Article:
Monday, June 19, 2017

A strange discussion: Part one


My grandfather used to say that he lived through the greatest technological changes in human history. He had a point. As a child he observed coal delivery by horse and wagon to each home. By the time he was an older man the atom had been split with horrifying results, man had walked on the moon, and personal computers were infiltrating homes.

Technological changes have been two-headed. One can almost see the race between communication and transportation during my grandfather's life: trains versus telephones, automobile versus radio, aircraft versus television, rockets versus computers. Each technology changed the world. One by physically moving us faster and allowing us to be there more quickly, the other by allowing us to talk and see each other instantaneously. Walking versus talking.

The Internet. Smartphones. These latest technologies are communications-based. What is the corresponding transportation technology? Assuming that teleportation is a ways off yet, the next step is obvious, the merging of communication and transportation technologies. Machines that walk and talk. Self-driving cars and robots that replace our jobs are just the start of a technological change that will fundamentally change how we view ourselves--as individuals and as a culture. Cultural changes have always been more difficult for society than technological changes.

A strange discussion

A couple of weeks ago Marlene and I had a 20-minute discussion on societal impacts of emerging technology. That discussion led to this two-part post. The fact we had such an engaging discussion on this topic is noteworthy in itself. Now I'd discuss this topic for hours on end had I an associate interested in such (which partially explains why I don't get invited to parties much), but it isn't a topic that Marlene would normally choose. That we were discussing technology change as a family says something about the interesting times in which we live. In a way, it reminded me of discussions I remember as a child, when my parents would get together with aunts and uncles and the discussion would naturally turn to the impending moon landings. What would they find? What does it mean?

In fact, Marlene and I discussed only one question: "If cars become mostly self-driving, how does that affect society?"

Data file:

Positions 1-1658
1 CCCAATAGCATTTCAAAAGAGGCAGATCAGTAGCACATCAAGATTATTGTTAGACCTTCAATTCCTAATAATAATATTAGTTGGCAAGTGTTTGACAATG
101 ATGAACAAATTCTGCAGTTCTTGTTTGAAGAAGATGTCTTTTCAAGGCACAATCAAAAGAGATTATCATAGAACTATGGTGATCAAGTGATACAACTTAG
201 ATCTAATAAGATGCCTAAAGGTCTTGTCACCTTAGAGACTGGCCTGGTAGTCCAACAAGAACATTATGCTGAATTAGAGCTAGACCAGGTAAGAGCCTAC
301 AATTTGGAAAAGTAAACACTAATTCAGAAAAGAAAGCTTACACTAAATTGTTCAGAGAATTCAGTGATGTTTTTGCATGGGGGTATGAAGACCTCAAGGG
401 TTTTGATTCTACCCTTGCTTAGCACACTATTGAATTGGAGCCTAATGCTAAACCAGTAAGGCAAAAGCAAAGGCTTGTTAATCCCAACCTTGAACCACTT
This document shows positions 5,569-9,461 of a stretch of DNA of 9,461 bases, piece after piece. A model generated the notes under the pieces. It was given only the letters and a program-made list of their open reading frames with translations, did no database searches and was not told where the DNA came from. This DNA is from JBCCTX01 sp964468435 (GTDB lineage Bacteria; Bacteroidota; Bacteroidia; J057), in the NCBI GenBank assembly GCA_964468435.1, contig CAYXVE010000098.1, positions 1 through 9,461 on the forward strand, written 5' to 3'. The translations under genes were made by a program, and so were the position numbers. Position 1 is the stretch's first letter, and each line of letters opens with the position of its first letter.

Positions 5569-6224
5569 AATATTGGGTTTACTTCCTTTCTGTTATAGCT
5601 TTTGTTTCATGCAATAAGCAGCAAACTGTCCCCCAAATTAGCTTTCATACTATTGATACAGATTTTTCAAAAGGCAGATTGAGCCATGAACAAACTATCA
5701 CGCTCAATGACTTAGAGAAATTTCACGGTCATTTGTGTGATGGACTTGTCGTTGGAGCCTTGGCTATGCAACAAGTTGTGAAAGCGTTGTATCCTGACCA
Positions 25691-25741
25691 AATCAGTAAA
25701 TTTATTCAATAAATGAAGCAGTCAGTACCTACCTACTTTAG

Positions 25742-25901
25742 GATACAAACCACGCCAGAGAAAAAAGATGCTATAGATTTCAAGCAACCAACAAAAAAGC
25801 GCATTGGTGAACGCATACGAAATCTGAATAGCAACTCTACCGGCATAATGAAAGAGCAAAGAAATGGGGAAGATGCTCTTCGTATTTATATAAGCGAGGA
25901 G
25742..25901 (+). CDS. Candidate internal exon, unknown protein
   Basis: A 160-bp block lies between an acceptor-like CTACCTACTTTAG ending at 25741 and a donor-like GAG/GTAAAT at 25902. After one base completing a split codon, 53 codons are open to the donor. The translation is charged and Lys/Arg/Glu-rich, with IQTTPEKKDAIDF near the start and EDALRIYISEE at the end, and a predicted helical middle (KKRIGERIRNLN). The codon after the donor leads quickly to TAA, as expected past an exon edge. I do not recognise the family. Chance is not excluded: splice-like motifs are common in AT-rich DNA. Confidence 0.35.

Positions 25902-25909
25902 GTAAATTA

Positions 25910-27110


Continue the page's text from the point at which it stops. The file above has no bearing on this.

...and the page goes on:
Our discussion was by no means thorough, but we hit on many concerns and possible outcomes popular in the media. These included vehicle sharing rather than ownership, fewer parking lots, homes without garages or driveways, fewer automobile accident deaths (1 million deaths per year worldwide now, 50% involving alcohol, according to some factoid I acquired without remembering the attribution), insurance rates skyrocketing for those sticking with human-driven vehicles, perhaps renting a human-driven car for vacation wilderness destinations ("dirt road travel"). Finally the discussion turned to loss of jobs in the transportation industry, first long haul truckers and taxi drivers.

A continuation

Our conversation on this topic soon ended. But that didn't mean my brain wasn't still occupied with it. It had turned to job loss by automation. In fact, I see automation easily taking over cashiers and even fast-food establishments. Can you imagine? What would it be like to enter such an establishment without the undertone of hostility created by hormonal youths trying to function in their first job, all under the direction of a harried assistant manager trying to upsell to everyone. You want fries with that? (Sorry, cultural reference from 1992 that no one but me remembers.)

I was thinking that automation would slowly take over jobs, one after another--perhaps entry level first. But then an article appeared that made it seem possible that there was a tipping point, much earlier than I imagined, when work as we know it might change.

My grandfather may indeed have lived through an unprecedented series of technological changes. But there may be something on the horizon that will more profoundly impact society.

Continue to Part Two...

No comments:

Post a Comment

I really want to hear from you! I've changed settings (again) in order to try to make commenting easier without opening it up to spammers. Please note, however, that comments to posts older than 14 days will be moderated. Thank you.